Monday, November 24th, 2014

Articles from October, 2007

A cancer ad gone wrong for Rudy

Surviving his own cancer scare doesn't protect Giuliani from drawing fire over disputed statistics.

Coming soon: Truth-O-Mail!

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Why Romney likes No Child Left Behind

Mitt Romney backs the Bush administration's key education accountability reforms, saying that high-stakes testing has worked wonders for his state.

The "blank check" brouhaha

Obama and Clinton argue about Iran, but they agree on most aspects of U.S. policy.

Attack-o-rama

As the attacks increase, we're checking lots of claims and adding new items to our Attack File. You'll find them in the lower left of this page.

The perils of public financing

Bill Richardson and other critics overstate the drawbacks of John Edwards' decision to take public financing

Thompson torn on torts

Update: Fred Thompson has a mixed record on tort reform. He's opposed some bills because of his preference for states' rights, but supported others.

Sly ad attacks Romney

A gay Republican group attacks Romney with his own record.

A divide over fences

To illustrate his concerns about a fence between the United States and Mexico, Bill Richardson cites problems with the Great Wall of China and the Berlin Wall. But the history of those famous fences is not so clear.

Read the Clinton e-mail

To read the Clinton-Gold Star Mothers e-mail, click here.

Mud in your inbox

A Special Report: Chain e-mails spread rumors about candidates at warp speed. But they often distort the truth, as we found with one that falsely claims Hillary Clinton refused to meet with the Gold Star Mothers.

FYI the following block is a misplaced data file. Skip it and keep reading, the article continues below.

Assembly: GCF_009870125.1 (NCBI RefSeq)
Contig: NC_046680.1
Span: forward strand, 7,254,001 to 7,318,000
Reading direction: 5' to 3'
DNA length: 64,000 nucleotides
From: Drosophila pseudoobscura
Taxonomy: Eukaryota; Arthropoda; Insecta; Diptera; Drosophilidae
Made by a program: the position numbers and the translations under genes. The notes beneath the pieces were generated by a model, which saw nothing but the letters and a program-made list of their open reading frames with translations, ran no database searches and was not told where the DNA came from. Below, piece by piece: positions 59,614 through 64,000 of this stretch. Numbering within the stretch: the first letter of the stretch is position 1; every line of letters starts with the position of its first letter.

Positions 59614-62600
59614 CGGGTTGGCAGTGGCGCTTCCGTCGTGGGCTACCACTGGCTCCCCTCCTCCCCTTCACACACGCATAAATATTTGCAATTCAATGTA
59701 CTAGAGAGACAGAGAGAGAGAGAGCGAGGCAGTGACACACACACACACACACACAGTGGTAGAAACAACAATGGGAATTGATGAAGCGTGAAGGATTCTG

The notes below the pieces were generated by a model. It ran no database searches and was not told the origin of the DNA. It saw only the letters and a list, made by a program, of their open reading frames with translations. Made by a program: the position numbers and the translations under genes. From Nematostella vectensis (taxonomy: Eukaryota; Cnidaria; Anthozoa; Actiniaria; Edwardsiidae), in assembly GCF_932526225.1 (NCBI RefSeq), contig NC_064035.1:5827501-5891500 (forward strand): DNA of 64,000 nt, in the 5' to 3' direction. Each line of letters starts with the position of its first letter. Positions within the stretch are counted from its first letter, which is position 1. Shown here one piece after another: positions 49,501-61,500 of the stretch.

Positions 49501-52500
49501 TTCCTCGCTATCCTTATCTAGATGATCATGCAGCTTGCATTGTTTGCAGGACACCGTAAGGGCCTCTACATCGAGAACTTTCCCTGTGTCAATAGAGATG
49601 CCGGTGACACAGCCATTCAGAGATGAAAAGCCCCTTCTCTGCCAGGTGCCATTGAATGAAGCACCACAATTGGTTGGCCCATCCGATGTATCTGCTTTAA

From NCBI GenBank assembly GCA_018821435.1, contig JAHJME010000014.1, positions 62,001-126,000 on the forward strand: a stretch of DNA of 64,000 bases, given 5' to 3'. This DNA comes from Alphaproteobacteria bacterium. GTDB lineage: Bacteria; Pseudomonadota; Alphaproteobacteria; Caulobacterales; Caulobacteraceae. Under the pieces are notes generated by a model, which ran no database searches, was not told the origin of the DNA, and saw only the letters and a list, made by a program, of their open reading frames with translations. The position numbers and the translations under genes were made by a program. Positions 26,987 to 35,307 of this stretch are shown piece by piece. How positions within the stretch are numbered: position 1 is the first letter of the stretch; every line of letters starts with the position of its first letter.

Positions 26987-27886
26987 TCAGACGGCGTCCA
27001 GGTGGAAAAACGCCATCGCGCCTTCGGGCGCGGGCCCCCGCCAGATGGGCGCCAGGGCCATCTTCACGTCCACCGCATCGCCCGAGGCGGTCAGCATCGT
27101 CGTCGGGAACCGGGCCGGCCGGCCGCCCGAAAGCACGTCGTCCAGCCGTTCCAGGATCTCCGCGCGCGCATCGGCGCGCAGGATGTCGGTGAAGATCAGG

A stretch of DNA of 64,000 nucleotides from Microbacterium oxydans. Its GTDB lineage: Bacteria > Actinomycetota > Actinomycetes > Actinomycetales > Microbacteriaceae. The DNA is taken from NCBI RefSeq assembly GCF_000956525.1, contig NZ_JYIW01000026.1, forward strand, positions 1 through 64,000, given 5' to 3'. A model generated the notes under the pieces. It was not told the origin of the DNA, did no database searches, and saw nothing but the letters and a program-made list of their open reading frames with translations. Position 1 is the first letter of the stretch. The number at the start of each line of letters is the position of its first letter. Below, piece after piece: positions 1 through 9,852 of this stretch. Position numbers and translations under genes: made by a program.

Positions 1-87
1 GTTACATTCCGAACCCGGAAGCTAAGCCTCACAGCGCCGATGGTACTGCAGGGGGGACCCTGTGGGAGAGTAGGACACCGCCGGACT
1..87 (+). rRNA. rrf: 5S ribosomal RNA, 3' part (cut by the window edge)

Suggestions from our readers

Our special report on chain e-mails was suggested by several readers who had received the Clinton and Obama e-mails. If you have a suggestion for facts we should check, click here to email us.

Taking off the gloves in Orlando

The Republican candidates mixed it up during a lively debate in Orlando. They stretched the truth on crime and defense, while Huckabee was Pants-On-Fire wrong about the Founding Fathers.

Thompson's first role: factory worker

To counter his history in Hollywood and Washington, he tells of growing up in rural Tennessee.

Biden: Richardson used to like my plan

Just below the frontrunners, two Democrats tussle over Iraq.

Never say never

Edwards bans Washington lobbyist money, but not all lobbyist money.

Keeping it simple, sometimes wrong

The candidates from both parties want to distill the SCHIP debate into nuggets that satisfy their base voters.

Still fighting the last war

Sen. John McCain has a history of attacking 'earmarked' spending, but his facts are in the past, too.

Clinton health claims a stretch

A campaign ad is accurate on Clinton's support for reserve troops and 9/11 workers, but inflates her stature on health care.

Unfair grades for rural schools

Courting rural voters, Edwards paints a (too) bleak picture of their schools as he pushes reforms.

McCain overbids on eBay

The Republicans clashed on taxes, the economy and Iraq during a debate in Dearborn, Mich. They fumbled a few facts along the way.

'Class and sass'

Philadelphia Inquirer columnist Chris Satullo gives us a nice plug in his Sunday column , saying our site is "done with both class and sass. PolitiFact renders serious reporting with a sense of humor that helps even dry issue assessments stick in the voter's mind."

Romney's nuances on gay issues

Mitt Romney has consistently opposed gay marriage, but he changed positions on a constitutional amendment on civil unions.

Beating Kucinich to the base

When catering to the Democratic Party's left-wing base, it's hard to get there first.

McCain's tough Iraq straddle

An unwavering advocate of the war, he reminds voters he has criticized the White House for its strategies.

Romney energy claim unrealistic

Romney's energy goals are ambitious but not practical.

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Democrats race to oppose Iraq most

To stand out in the field of Iraq opponents, the Democratic candidates are angling to be first or best or most opposed.

Behind the Meter

An explanation of our Truth-O-Meter rulings, from True to Pants on Fire